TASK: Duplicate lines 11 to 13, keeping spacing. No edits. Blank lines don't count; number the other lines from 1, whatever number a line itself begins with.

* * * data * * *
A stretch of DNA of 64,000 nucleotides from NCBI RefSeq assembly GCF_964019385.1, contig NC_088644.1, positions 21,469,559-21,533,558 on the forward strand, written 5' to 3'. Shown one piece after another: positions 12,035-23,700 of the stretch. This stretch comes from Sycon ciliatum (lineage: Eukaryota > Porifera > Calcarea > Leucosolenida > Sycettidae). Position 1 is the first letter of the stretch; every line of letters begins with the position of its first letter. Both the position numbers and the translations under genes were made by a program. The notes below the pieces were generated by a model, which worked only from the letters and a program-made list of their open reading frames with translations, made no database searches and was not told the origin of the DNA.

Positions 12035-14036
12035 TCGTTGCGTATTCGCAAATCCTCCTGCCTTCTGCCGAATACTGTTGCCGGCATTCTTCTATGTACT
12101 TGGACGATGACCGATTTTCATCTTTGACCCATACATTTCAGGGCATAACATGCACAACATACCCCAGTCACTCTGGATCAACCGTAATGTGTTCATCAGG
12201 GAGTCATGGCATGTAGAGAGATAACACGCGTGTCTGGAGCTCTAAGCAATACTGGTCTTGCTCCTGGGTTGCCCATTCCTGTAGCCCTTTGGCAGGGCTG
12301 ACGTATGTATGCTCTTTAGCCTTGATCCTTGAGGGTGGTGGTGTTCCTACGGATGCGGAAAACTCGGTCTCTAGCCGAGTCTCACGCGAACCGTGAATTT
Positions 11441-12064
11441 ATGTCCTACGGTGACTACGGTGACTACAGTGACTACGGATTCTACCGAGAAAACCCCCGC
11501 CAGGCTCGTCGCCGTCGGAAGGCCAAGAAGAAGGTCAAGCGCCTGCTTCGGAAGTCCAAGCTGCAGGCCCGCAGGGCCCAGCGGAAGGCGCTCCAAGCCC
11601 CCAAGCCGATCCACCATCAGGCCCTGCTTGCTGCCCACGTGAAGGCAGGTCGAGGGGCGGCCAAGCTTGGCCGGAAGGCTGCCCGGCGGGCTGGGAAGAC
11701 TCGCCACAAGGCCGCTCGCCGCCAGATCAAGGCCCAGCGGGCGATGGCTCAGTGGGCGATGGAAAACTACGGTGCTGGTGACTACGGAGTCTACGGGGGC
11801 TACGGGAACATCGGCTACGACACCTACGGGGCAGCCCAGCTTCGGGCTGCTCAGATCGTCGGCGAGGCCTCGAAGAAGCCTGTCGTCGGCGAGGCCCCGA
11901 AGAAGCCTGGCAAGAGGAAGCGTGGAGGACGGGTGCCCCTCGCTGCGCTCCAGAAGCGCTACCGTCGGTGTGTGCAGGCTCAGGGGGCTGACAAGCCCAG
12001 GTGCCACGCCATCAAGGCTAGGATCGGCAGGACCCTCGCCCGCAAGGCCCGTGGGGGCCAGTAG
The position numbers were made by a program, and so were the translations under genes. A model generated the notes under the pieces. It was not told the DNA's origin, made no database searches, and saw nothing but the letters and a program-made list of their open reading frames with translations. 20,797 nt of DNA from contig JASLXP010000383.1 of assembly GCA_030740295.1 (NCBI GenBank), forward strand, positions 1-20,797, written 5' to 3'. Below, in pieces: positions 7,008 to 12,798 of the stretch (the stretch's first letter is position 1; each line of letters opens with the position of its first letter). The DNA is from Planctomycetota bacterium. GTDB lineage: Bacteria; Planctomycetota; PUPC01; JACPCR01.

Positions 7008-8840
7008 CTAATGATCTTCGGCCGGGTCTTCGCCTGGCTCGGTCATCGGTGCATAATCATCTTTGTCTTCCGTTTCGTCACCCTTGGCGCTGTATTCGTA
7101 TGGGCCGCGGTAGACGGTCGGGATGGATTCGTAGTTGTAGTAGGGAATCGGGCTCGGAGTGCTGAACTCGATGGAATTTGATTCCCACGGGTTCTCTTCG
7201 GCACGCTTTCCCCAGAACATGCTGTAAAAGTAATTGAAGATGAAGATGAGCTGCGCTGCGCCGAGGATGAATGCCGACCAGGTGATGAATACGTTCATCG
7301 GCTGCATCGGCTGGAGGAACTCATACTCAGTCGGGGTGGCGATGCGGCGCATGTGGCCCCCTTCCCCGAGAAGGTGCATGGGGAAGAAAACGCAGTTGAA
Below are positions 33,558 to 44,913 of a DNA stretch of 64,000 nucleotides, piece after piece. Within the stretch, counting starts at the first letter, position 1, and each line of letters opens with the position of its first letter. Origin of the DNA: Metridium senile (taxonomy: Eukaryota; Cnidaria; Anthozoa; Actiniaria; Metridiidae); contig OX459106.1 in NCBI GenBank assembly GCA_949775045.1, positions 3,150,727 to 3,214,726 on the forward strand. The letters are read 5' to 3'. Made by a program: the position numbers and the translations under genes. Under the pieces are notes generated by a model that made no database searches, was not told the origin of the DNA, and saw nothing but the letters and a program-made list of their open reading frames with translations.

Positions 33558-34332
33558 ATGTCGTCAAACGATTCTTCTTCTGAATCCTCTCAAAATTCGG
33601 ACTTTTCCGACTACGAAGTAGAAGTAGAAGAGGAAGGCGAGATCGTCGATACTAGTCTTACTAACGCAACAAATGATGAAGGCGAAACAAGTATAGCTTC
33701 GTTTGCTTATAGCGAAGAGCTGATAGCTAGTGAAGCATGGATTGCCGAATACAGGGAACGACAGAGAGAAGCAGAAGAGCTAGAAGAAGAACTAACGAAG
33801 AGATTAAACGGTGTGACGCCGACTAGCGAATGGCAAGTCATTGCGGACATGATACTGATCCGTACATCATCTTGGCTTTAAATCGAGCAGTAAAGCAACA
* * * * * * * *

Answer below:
11701 TCGCCACAAGGCCGCTCGCCGCCAGATCAAGGCCCAGCGGGCGATGGCTCAGTGGGCGATGGAAAACTACGGTGCTGGTGACTACGGAGTCTACGGGGGC
11801 TACGGGAACATCGGCTACGACACCTACGGGGCAGCCCAGCTTCGGGCTGCTCAGATCGTCGGCGAGGCCTCGAAGAAGCCTGTCGTCGGCGAGGCCCCGA
11901 AGAAGCCTGGCAAGAGGAAGCGTGGAGGACGGGTGCCCCTCGCTGCGCTCCAGAAGCGCTACCGTCGGTGTGTGCAGGCTCAGGGGGCTGACAAGCCCAG